Mujahideen Army (Iraq)

"Jaish al-Mujahideen" redirects here. For the Syrian rebel coalition, see Army of Mujahedeen.
Mujahideen Army
Jaysh al-Mujahideen
جيش المجاهدين
Participant in the Iraq War
Active Late 2004 – 2011, 2014 - present
Ideology Sunni Islamism
Iraqi Nationalism
Part of Jihad and Reform Front
Political Council for the Iraqi Resistance

The Jaish al-Mujahideen (or Mujahideen Army) is a Sunni militant group in Iraq. The group first emerged in late 2004.[1] The Mujahideen Army is one of the founding members of the Jihad and Reform Front as well as a member of the Political Council for the Iraqi Resistance (PCIR).


Religious in the nature, the Mujahideen Army takes on a more nationalist tone in its rhetoric. The militant group is believed to have an ideology similar to that of fellow Iraqi insurgent group, the Islamic Army in Iraq (IAI).[2]

In May 2006 the Mujahideen Army released a statement condemning Iraq's ethnic and sectarian infighting and urged Iraqis to work "with a sense of national and religious responsibility for the sake of future generations."[2]

In late January 2006, the Mujahideen Army issued a communiqué calling for attacks against Denmark and Norway, in response to the publication of cartoons depicting the Islamic prophet Muhammad in several Danish newspapers.[3]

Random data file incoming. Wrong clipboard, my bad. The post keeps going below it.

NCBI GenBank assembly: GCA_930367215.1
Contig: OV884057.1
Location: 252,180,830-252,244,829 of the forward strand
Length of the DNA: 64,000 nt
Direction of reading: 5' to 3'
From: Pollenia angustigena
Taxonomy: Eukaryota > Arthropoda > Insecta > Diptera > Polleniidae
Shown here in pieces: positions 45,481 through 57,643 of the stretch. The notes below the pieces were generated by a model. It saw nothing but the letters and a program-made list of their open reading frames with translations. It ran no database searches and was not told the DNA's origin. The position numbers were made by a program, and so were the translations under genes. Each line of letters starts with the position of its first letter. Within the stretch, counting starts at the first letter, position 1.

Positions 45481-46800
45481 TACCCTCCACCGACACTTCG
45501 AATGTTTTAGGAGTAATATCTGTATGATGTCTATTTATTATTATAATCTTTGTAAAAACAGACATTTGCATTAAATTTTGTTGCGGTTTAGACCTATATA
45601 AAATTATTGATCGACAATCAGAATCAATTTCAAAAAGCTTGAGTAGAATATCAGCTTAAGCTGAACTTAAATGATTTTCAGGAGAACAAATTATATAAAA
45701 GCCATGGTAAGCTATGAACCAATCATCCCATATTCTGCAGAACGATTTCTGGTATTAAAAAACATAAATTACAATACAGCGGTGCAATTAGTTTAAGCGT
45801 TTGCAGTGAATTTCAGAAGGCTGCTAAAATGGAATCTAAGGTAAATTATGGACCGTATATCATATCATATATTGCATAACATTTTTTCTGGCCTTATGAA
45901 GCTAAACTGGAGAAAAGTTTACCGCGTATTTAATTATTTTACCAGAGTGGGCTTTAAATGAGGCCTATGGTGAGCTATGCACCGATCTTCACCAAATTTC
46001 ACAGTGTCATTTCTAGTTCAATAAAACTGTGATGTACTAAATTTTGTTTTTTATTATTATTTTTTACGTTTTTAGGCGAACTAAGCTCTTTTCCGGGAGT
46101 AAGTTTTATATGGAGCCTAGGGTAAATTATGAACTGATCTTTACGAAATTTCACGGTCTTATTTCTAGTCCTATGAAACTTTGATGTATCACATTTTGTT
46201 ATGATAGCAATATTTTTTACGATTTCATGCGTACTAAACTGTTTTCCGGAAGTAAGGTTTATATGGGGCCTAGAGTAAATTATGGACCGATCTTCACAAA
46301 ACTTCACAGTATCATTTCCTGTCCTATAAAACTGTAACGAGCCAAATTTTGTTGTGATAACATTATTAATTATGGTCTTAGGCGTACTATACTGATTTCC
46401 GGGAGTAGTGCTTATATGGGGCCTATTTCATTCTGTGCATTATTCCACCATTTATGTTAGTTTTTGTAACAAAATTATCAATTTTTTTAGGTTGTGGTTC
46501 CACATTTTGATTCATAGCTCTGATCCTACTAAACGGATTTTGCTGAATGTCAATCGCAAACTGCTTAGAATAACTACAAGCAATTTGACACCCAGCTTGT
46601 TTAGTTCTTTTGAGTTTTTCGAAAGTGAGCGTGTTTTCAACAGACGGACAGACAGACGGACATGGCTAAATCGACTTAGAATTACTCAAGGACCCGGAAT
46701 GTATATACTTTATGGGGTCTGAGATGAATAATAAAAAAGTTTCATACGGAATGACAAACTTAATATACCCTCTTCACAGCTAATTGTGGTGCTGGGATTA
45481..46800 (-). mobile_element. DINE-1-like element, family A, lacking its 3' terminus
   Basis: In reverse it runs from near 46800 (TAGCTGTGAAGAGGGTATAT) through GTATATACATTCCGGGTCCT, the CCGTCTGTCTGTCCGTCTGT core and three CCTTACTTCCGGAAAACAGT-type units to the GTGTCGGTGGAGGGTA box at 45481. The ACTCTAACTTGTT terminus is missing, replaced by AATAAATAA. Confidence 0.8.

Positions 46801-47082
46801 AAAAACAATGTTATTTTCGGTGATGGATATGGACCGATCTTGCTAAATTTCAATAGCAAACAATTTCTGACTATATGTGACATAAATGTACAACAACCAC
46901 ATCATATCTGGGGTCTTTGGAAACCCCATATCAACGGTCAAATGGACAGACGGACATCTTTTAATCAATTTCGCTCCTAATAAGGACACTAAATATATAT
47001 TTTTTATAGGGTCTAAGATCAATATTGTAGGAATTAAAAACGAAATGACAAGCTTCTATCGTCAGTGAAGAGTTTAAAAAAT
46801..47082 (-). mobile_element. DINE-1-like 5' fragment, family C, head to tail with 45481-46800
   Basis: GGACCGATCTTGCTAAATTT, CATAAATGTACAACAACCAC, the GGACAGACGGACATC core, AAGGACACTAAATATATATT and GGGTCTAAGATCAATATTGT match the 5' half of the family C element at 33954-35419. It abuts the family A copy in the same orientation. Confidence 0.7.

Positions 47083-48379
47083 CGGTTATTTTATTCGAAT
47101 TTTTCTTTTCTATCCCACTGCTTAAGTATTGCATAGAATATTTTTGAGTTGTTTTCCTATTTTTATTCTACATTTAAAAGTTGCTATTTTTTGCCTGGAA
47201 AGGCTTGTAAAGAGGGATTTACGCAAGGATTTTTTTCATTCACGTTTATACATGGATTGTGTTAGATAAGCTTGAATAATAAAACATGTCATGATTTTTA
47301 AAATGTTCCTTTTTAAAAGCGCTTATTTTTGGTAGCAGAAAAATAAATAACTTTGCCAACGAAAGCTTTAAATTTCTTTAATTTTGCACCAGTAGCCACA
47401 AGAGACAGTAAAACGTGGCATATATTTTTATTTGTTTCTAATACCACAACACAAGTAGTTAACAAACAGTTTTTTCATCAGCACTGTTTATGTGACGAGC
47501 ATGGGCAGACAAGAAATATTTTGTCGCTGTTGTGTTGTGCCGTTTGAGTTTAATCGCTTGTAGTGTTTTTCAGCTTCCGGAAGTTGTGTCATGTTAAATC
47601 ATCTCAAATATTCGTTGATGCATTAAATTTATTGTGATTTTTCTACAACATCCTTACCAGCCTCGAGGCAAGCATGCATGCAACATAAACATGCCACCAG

They also threatened attacks following controversial comments made by Pope Benedict XVI in September 2006.[4] They announced their intention to "destroy their cross in the heart of Rome… and to hit the Vatican."[5]

The Mujahideen Army have also taken the unique step of appealing directly to the American public via several English-language videos purportedly produced and distributed by the group.[6]


The Mujahideen Army has taken credit for numerous attacks against American forces in Iraq. The majority of these claims are issued in communiqués or videos posted on mujahideen websites.

Some notable attacks in which the Mujahideen Army has claimed responsibility:


Little is publicly known about the Mujahideen Army's leadership and command structure.

In October 2005, the U.S. military announced that it had captured Ahmad Ni'mah Khudayyir Abbas (a.k.a. Abu Shihab), a group "lieutenant and propaganda chief" in the Abu Ghraib district west of Baghdad.[9]

In a January 2006 statement urging the Mujahideen Army to join the then-fledgling Mujahideen Shura Council, al-Qaida in Iraq identified the emir of the Mujahideen Army as "The Leaping Lion."[10]

The intellience analyst Malcolm Nance claims that Mujahidin Army of Iraq was a liaison between former Baath militias like the fedayeen and the Islamists. However, most Mujahidin Army commanders appear to be former soldiers who were anti-Baathist politically and became Islamist mujahidin after they left army service and the United States invaded (Source: Malcolm Nance, Terrorists of Iraq, 2014). Mujahidin Army spokespeople like Abdul-Rahman Qaisi and Abdullah Umari have been critical of the Baath and want to turn Iraq into an Islamic emirate free of control from occupation


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